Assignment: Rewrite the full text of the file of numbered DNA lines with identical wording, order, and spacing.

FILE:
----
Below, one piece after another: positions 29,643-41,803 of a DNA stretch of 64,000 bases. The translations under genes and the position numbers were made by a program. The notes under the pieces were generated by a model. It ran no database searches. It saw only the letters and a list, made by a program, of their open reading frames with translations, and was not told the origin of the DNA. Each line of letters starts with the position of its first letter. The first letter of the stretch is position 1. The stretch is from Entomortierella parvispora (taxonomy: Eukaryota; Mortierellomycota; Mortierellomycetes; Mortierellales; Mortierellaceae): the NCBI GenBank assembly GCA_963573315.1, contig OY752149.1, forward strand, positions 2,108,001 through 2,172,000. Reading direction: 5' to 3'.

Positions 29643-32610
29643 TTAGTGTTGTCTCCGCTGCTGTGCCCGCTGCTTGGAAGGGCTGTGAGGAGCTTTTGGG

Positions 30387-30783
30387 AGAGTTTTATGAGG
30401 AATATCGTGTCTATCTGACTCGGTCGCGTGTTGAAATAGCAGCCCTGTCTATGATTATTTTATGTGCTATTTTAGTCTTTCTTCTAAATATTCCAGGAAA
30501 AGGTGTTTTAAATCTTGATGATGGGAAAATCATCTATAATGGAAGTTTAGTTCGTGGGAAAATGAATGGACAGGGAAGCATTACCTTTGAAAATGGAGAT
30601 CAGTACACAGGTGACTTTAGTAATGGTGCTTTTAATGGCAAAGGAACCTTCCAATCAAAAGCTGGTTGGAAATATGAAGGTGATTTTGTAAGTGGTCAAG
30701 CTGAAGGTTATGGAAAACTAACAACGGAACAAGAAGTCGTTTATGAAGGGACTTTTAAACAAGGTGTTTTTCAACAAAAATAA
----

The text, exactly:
Below, one piece after another: positions 29,643-41,803 of a DNA stretch of 64,000 bases. The translations under genes and the position numbers were made by a program. The notes under the pieces were generated by a model. It ran no database searches. It saw only the letters and a list, made by a program, of their open reading frames with translations, and was not told the origin of the DNA. Each line of letters starts with the position of its first letter. The first letter of the stretch is position 1. The stretch is from Entomortierella parvispora (taxonomy: Eukaryota; Mortierellomycota; Mortierellomycetes; Mortierellales; Mortierellaceae): the NCBI GenBank assembly GCA_963573315.1, contig OY752149.1, forward strand, positions 2,108,001 through 2,172,000. Reading direction: 5' to 3'.

Positions 29643-32610
29643 TTAGTGTTGTCTCCGCTGCTGTGCCCGCTGCTTGGAAGGGCTGTGAGGAGCTTTTGGG

Positions 30387-30783
30387 AGAGTTTTATGAGG
30401 AATATCGTGTCTATCTGACTCGGTCGCGTGTTGAAATAGCAGCCCTGTCTATGATTATTTTATGTGCTATTTTAGTCTTTCTTCTAAATATTCCAGGAAA
30501 AGGTGTTTTAAATCTTGATGATGGGAAAATCATCTATAATGGAAGTTTAGTTCGTGGGAAAATGAATGGACAGGGAAGCATTACCTTTGAAAATGGAGAT
30601 CAGTACACAGGTGACTTTAGTAATGGTGCTTTTAATGGCAAAGGAACCTTCCAATCAAAAGCTGGTTGGAAATATGAAGGTGATTTTGTAAGTGGTCAAG
30701 CTGAAGGTTATGGAAAACTAACAACGGAACAAGAAGTCGTTTATGAAGGGACTTTTAAACAAGGTGTTTTTCAACAAAAATAA